The Phase 1 dose escalation study was designed to determine the maximum tolerated dose and recommended Phase 2 dose, and to evaluate efficacy and safety of enasidenib (AG-221/CC-90007) in subjects with advanced hematologic malignancies with an IDH2 mutation. The Part 1 expansion further evaluated the safety, tolerability, and efficacy of enasidenib in subjects with R/R AML, untreated AML, myelodysplastic syndrome or other advanced hematologic malignancies with an IDH2 mutation. Based on the clinical activity observed in R/R AML subjects, the Phase 2 expansion was designed to assess efficacy of enasidenib at recommended 100 mg daily dose and to further evaluate safety in subjects with R/R AML and with IDH2 mutation. The study was not designed or statistically powered to reach a conclusion on OS. A phase 3 randomized controlled trial with OS as a primary endpoint has been initiated.
About Acute Myelogenous Leukemia (AML)
AML, a cancer of blood and bone marrow characterized by rapid disease progression, is the most common acute leukemia affecting adults. Undifferentiated blast cells proliferate in the bone marrow rather than mature into normal blood cells. AML incidence significantly increases with age, and according to the American Cancer Society, the median age of onset is 66. The vast majority of patients do not respond to chemotherapy and progress to relapsed/refractory AML. The five-year survival rate for AML is approximately 20 to 25 percent. IDH2 mutations are present in about 8 to 19 percent of AML cases.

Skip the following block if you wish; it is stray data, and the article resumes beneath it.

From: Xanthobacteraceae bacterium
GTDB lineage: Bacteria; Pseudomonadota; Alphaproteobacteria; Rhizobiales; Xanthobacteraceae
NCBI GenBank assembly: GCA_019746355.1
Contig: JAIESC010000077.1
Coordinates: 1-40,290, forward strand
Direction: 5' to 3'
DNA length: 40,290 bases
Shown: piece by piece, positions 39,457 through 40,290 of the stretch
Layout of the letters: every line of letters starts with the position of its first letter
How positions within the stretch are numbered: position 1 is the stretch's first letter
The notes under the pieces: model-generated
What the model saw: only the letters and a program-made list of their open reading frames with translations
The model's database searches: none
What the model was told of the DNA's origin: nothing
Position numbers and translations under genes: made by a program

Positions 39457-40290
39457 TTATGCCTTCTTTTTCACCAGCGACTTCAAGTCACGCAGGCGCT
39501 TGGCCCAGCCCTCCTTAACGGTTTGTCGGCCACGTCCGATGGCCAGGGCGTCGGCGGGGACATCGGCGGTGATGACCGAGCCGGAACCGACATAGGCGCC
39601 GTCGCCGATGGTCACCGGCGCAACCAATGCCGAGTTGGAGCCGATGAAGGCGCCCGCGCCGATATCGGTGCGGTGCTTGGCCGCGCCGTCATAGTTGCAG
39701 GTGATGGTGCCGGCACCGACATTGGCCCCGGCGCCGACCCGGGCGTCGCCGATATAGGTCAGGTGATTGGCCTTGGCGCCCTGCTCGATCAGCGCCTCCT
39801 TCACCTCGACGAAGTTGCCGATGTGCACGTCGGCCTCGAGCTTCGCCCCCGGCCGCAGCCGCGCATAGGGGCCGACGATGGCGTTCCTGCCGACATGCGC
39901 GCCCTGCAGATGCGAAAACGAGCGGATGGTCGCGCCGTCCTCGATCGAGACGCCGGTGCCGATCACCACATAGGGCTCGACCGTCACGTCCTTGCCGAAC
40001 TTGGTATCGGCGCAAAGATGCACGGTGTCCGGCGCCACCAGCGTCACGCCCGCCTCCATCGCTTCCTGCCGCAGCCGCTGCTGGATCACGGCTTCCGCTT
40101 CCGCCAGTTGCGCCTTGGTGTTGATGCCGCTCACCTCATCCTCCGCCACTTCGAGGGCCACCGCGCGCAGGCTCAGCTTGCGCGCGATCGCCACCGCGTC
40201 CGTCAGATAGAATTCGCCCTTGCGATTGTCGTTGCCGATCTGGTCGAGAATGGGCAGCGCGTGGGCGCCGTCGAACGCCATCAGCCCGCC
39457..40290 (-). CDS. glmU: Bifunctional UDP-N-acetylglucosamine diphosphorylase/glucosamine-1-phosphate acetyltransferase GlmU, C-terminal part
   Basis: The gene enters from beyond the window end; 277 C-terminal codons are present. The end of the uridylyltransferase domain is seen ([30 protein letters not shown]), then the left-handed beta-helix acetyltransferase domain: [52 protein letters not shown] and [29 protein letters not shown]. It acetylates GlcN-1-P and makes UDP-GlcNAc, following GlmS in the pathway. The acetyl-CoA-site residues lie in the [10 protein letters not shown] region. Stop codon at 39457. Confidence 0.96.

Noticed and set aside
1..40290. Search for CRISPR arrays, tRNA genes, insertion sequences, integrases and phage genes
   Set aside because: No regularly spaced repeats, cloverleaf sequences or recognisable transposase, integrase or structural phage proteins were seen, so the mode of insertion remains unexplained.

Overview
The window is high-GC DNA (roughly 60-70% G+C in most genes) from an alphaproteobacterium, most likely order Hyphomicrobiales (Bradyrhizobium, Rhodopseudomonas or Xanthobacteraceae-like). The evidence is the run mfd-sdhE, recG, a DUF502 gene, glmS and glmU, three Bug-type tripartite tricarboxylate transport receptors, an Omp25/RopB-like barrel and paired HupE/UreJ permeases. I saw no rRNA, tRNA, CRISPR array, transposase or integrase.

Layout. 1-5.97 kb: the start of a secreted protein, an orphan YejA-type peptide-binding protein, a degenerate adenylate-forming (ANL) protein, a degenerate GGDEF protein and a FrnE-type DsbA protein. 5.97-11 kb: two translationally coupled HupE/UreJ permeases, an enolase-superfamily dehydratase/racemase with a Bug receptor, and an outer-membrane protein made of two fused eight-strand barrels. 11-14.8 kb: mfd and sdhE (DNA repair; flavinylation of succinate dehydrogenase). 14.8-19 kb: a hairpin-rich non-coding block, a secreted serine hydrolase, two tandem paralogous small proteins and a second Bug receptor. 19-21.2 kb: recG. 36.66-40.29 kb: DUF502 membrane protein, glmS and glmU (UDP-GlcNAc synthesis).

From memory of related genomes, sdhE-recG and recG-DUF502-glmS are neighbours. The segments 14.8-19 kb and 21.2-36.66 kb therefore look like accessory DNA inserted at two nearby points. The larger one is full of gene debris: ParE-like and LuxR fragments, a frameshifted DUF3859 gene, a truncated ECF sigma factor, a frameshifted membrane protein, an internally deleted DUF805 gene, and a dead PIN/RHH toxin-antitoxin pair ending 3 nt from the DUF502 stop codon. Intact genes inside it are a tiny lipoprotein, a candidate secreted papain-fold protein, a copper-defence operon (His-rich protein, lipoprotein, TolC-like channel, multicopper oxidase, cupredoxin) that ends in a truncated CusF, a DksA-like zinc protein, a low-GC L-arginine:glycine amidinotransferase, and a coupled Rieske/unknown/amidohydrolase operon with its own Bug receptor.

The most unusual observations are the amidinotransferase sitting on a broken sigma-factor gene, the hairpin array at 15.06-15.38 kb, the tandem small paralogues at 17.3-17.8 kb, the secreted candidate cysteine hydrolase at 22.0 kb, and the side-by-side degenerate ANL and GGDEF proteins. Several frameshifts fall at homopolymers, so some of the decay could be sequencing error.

Agios is focused on discovering and developing novel investigational medicines to treat cancer and rare genetic diseases through scientific leadership in the field of cellular metabolism. In addition to an active research and discovery pipeline across both therapeutic areas, Agios has multiple first-in-class investigational medicines in clinical and/or preclinical development. All Agios programs focus on genetically identified patient populations, leveraging our knowledge of metabolism, biology and genomics. For more information, please visit the company’s website at www.agios.com.
Celgene Corporation, headquartered in Summit, New Jersey, is an integrated global biopharmaceutical company engaged primarily in the discovery, development and commercialization of innovative therapies for the treatment of cancer and inflammatory diseases through next-generation solutions in protein homeostasis, immuno-oncology, epigenetics, immunology and neuro-inflammation. For more information, please visit www.celgene.com. Follow Celgene on Social Media: @Celgene, Pinterest, LinkedIn, Facebook and YouTube.
About Agios/Celgene Collaboration
IDHIFA® (enasidenib) and AG-881 are part of Agios’ global strategic collaboration with Celgene Corporation focused on cancer metabolism. Under the terms of the 2010 collaboration agreement, Celgene has worldwide development and commercialization rights for IDHIFA. Agios continues to conduct clinical development activities within the IDHIFA development program and is eligible to receive reimbursement for those development activities and up to $95 million in remaining payments assuming achievement of certain milestones and royalties on net sales. Celgene and Agios intend to co-commercialize IDHIFA in the U.S. Celgene will reimburse Agios for costs incurred for its co-commercialization efforts.